Koh steps out, naturopathy law in effect
It’s getaway day for many ahead of the long holiday weekend, but more so for Daniel Koh: Friday will be the last day in Boston City Hall for Koh, who will leave his position as chief of staff to Mayor Marty Walsh to launch a Congressional election bid … The start of September means a law championed by legislative supporters of alternative medicine and opposed by the Massachusetts Medical Society is set to take effect. Gov. Charlie Baker in January signed the law establishing a Board of Registration in Naturopathy, which is tasked with licensing naturopathic doctors, who may use homeopathic medicine and botanicals in their treatment … Senate President Stan Rosenberg attends the Hampshire County Fire Chiefs Breakfast, 8 a.m., Bluebonnet Diner, 324 King Street, Northampton … Immigration attorney Marisa DeFranco guest-hosts “NightSide,” 8 p.m., WBZ NewsRadio 1030 AM.
Legal-weed foe tapped to chair marijuana board
The group that pushed the state to legalize recreational marijuana seems chill about the decision by Treasurer Deb Goldberg to appoint a legalization opponent to chair the newly formed Cannabis Control Commission. Goldberg said Thursday she would appoint former Bain and Company exec Steven Hoffman to run the commission, making him the second ‘No’ appointee to date after Gov. Baker’s pick, Chris Villani and Matt Stout of the Herald report. Jim Borghesani, a spokesman for the campaign to legalize weed, said the group is “concerned” but hopeful the rest of the appointments will strike more of a balance. And he said the treasurer “seems to have selected a chair with impressive credentials.”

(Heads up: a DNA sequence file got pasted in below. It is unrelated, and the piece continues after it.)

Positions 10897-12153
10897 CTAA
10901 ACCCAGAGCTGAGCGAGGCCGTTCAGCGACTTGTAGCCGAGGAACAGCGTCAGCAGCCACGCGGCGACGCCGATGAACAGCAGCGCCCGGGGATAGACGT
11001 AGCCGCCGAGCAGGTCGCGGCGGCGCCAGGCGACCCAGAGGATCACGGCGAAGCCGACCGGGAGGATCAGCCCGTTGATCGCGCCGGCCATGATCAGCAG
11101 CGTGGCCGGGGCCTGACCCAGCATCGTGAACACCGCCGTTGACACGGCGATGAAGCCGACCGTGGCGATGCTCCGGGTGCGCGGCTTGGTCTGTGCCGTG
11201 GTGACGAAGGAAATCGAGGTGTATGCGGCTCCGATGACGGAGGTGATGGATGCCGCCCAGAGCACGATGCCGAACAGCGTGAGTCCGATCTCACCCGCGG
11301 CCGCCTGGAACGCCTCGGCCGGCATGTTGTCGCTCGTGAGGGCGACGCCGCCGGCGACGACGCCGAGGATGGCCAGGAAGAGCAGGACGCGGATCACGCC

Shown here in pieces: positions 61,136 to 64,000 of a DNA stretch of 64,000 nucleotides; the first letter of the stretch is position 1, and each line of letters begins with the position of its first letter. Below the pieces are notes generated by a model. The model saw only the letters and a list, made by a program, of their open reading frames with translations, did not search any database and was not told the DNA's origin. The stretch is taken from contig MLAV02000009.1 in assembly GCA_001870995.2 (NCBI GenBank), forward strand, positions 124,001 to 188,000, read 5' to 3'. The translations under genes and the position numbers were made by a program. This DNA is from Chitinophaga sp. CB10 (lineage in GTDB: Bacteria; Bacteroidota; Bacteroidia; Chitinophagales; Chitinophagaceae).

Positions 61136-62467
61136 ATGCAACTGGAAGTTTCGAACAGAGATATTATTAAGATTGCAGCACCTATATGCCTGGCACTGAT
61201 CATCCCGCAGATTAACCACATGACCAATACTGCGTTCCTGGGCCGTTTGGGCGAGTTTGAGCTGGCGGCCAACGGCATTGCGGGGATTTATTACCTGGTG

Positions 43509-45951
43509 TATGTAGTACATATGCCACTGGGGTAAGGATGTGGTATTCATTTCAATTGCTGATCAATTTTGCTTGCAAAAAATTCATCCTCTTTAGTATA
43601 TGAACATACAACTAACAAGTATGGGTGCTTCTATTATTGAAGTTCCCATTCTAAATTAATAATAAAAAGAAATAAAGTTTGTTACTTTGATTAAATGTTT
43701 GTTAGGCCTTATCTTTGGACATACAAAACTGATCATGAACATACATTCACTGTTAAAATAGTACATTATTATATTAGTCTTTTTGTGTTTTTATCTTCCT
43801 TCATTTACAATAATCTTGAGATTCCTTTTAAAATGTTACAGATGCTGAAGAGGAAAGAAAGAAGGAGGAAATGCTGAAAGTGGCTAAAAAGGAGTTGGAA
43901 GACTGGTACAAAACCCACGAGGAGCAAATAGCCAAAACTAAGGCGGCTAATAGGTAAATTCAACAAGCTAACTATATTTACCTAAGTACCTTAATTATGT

Next up: Attorney General Maura Healey’s pick and then two more to be named jointly by Baker, Goldberg and the AG. One thing all sides agree on: The commission will have its hands full trying to get everything necessary in place to have pot shops open by next July. Watch for the Yes on 4 crowd to begin making more noise if it appears that deadline is in jeopardy.
Diehl backs state GOP resolution calling Black Lives Matter a hate group
These are strange times in the Republican Party, and not just at the national level. Call it the Trump effect or what you will, but a GOP state committeeman wants to include Black Lives Matter in an anti-hate speech resolution, equating it with right-wing hate groups such as the Ku Klux Klan and neo-Nazis, Frank Phillips of the Globe reports. The committeeman, Marty Lamb of Holliston, contends Black Lives Matter is a leftist hate group, citing the group’s portrayal of Israel’s treatment of the Palestinians “as a form of genocide,” Phillips writes.
The resolution has would-be Senate candidates taking sides, or ducking for cover. State Rep. Geoff Diehl has thrown his support behind Lamb’s position. Yet-to-declare candidate John Kingston has sided with Gov. Baker and others in rejecting the labeling and Beth Lindstrom responded with a statement that neither rejects nor supporters the measure but denounces all violence from the far left.
Setti Warren: Baker criminal justice bill is flip-flop